Water, Sanitation, Hygiene & Waste Management Guidelines – WHO

The provision of safe water, hygienic conditions, and sanitation are vital during all kinds of infectious outbreaks, including the current crisis regarding COVID-19. The primary agenda of following proper waste management practices and hygiene in schools, homes, marketplaces, and any other health facilities is to prevent the human-to-human transmission of the coronavirus.

While there is no evidence about the survival of the coronavirus in water and sewage, the investigations are still in process. This document tells the necessary guidelines to protect drinking water and sewage from being contaminated.


A basic overview of COVID-19:

  • Two transmission routes: contact and respiratory.
  • Respiratory droplets when an infected person coughs or sneezes. Anybody coming in contact with the infected person or contact with the droplets can potentially serve as a source of transmission.
  • It is an enveloped virus with a fragile outer membrane.
  • Generally, enveloped viruses are unstable and are susceptible to oxidants like chlorine.

Persistence Of COVID-19 In Drinking Water

Although there are no reports of coronavirus detection in drinking water, there have to be proper measures taken to ensure improved water safety.

  • Protecting the source water
  • Treating water before the point of distribution
  • Collection of water
  • Storage of drinking water at home in covered containers with regular cleaning

The most conventional and centralized water treatments using filtration and disinfection are likely to inactivate the COVID-19 virus. As the COVID-19 virus is an enveloped virus, it is surrounded by a lipid host cell membrane that is sensitive to chlorine and other oxidant disinfection processes.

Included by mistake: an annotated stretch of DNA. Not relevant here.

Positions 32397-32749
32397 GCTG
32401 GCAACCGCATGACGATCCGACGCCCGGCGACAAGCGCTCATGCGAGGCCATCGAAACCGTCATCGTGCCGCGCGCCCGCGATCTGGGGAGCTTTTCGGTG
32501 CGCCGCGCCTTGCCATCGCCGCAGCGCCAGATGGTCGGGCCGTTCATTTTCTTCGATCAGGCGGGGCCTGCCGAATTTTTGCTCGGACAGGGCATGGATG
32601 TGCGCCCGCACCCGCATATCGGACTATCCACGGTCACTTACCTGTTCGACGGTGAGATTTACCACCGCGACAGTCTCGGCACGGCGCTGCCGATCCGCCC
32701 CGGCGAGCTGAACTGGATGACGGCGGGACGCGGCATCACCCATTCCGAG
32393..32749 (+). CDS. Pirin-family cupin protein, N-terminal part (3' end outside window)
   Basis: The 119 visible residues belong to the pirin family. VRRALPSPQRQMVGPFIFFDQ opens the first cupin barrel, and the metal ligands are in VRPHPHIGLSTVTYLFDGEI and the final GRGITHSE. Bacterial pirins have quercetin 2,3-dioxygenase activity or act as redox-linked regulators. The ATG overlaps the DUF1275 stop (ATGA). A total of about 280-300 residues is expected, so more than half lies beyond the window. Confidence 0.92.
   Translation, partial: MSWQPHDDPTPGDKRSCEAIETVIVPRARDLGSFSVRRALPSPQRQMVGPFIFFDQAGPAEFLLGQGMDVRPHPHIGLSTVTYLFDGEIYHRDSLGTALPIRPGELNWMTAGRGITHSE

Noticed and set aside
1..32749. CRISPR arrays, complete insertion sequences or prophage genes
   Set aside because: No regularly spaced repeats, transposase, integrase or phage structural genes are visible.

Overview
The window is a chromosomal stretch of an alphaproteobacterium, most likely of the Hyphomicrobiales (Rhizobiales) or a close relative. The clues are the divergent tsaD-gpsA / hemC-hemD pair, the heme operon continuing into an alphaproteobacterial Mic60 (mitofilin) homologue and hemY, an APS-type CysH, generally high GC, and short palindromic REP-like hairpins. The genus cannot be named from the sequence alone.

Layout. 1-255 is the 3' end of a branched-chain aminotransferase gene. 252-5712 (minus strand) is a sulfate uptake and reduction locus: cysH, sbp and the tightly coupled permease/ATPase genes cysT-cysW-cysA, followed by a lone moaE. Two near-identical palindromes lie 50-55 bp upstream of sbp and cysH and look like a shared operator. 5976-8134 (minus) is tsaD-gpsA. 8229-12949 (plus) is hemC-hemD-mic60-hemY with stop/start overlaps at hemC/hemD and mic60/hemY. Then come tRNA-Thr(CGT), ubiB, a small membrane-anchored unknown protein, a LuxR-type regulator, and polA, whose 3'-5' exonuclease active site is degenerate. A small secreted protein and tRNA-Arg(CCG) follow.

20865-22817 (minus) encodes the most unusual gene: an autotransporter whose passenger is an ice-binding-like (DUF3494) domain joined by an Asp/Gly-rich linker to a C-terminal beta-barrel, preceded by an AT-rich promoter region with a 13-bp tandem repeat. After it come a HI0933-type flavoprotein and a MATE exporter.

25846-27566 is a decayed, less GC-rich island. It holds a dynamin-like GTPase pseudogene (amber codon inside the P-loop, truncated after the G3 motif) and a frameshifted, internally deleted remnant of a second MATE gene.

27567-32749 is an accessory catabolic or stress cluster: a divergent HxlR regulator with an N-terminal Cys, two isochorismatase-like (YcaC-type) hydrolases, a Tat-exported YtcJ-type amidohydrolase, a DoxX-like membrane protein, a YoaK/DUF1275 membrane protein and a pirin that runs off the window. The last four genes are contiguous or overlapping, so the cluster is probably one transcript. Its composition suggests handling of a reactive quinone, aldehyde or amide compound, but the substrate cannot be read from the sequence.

Waste Water And Faecal Management

There is no evidence that the COVID-19 virus is transmitted with or without wastewater management. However, like public healthcare policy, wastewater and sewage systems should be treated in centralized wastewater treatments.

A disinfection step should be added to the wastewater treatment method if not done already, to remove viruses optimally. Also, workers need to wear appropriate protective equipment, including protective outerwear, boots, gloves, face shield or goggles, and a mask.

Additionally, hand hygiene is essential for workers at sanitation treatment facilities. They should avoid touching their eyes, nose, and mouth with unwashed hands.

Water And Sanitation In Healthcare Facilities

For health care settings, it is highly crucial to practice the existing recommendations for water, hygiene, and sanitation. The particularly essential practices are:

  • Frequent hand hygiene with proper technique
  • Managing excreta safely to ensure there is no contact or transmission caused by incorrect disposal
  • Regular cleaning and disinfecting practices
  • Managing other healthcare waste

Sanitation For COVID-19 Positives

All positive patients of COVID-19 should be provided with separate flush toilet or latrine with properly functioning drain traps. It should be disconnected from the other patients’ rooms. The restrooms should be flushed when covered to avoid any splatter and aerosol clouds and conduct proper and frequent hand hygiene in case of direct or suspected contact with feces.

WHO recommends 70% ethyl alcohol for smaller equipment like thermometer and sodium hypochlorite at 0.5% for disinfecting surfaces.

This Technical Brief supplements existing IPC documents by referring to and summarizing WHO guidance on water, sanitation and health care waste which is relevant for viruses (including coronaviruses). This Technical Brief is written in particular for water and sanitation practitioners and providers.

Download PDF –  WHO-2019-nCoV-IPC_WASH-2020.2-eng

Source – https://www.who.int/publications-detail/water-sanitation-hygiene-and-waste-management-for-covid-19

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